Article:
[00:02:12] Craig: by far. We’ve got a hundred people registered for 20 books, Vegas, we’ve got about 150 sessions and might have 12 sessions going simultaneously.

And that is a huge logistic challenge to make sure that it’s all on track, but we’ve got a great group of volunteers, the audio visual team run by . We’ve got the vendor, a group run by Jamie Davis. We’ve got the check-in is run by my sister, Tammy, and she’s got, I think she has 25 volunteers to make sure we get these 1800 people checked in and rapidly moved over to get their badges, get their swag and get the hell into the conference and start meeting people and talking to people.

Jim Slater both logistics as well as the room monitors. Good volunteers. Good people committed to it. Overall aura of the conference will be extremely positive. People will get there. You’ll meet your people. You’ll talk about the business. We’ll talk. We it’s Vegas weather, same old time in November.

A little bit. Cool. A little bit warm, whatever.

Yeah. I don’t have immediate access to the pool. Like you had the at Sam’s town, but the environment is so much better because it’s the strip within 10 minutes. I think we published a PDF then within 10 minutes. There’s I think there’s 40 different restaurants you can go to. And that’s a 10 minute walk and I actually walked and did that perimeter to see, okay, this is within a 10 minute walk of a normal walking speed.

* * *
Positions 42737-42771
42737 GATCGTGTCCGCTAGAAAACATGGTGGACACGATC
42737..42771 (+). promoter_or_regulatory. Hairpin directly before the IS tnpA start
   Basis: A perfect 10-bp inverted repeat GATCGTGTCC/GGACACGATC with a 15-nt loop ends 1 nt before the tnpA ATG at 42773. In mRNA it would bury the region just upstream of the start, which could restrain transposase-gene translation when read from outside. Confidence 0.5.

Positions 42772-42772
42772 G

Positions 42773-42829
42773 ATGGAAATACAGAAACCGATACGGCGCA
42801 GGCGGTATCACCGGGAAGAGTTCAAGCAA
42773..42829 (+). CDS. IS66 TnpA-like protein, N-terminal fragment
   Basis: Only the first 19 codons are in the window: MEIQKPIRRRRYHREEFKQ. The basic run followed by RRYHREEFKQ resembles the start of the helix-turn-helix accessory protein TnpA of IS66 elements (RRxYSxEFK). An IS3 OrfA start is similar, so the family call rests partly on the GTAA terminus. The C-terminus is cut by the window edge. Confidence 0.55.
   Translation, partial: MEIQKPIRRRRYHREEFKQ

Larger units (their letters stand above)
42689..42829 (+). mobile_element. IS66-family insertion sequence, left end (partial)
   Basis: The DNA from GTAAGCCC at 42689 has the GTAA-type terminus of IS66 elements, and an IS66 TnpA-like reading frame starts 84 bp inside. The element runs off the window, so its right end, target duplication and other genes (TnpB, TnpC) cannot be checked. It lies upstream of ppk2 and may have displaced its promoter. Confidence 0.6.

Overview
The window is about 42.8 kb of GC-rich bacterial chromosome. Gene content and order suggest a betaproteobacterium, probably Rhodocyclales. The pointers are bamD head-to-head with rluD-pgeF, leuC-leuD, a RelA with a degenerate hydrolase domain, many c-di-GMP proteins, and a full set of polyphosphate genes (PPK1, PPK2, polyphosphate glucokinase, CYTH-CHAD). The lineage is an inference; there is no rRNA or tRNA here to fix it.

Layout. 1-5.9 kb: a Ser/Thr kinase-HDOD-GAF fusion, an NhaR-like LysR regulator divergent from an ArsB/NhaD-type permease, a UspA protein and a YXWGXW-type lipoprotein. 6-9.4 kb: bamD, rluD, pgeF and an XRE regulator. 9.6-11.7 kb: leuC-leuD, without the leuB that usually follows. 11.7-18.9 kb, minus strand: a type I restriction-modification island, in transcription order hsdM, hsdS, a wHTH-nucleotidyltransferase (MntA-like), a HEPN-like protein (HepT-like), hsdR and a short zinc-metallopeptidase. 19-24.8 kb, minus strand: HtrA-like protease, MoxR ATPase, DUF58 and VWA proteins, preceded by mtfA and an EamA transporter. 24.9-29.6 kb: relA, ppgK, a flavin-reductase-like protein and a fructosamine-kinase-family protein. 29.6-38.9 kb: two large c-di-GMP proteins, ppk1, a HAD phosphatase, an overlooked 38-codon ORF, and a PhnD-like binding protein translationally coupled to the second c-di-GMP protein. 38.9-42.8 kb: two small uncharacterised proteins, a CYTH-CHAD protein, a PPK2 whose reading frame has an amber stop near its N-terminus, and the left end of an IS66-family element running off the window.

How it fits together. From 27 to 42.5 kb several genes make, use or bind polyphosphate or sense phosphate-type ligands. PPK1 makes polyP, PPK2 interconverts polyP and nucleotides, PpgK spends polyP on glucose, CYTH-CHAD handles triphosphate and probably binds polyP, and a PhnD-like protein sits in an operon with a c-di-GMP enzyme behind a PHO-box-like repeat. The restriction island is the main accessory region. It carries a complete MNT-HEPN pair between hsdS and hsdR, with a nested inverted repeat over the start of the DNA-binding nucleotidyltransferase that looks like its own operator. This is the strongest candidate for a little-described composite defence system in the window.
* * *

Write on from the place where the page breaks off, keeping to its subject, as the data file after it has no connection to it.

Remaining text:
Not walk, not power walking or anything.

[00:03:44] Joe: Just on that, like a lot of people probably don’t know. When they built Paris, the hotel, they purposely connected those hotels because they were using Harrah’s gambling license Bally’s gala gambling license. That was the way they got around it in the beginning.

So that just those two places there can, I don’t know how many, three times the restaurants,

[00:04:08] Craig: 20, 25 maybe plus Bali’s has that the subway connector. So you could walk down downstairs, go catch that monorail and hop over to a different hotel and be there in five minutes, or be there in two minutes if you catch it.

When the monorail arrives so many good things and Balis is a Caesar’s property. So right across the way you’ve got Caesars, you can see the Bellagio fountain from Bali’s you’ve Paris as a Caesar’s property. So all kinds of good cross pollination. Things you can do outside of the conference, but we have a hundred thousand square feet all to ourselves with 1800 people.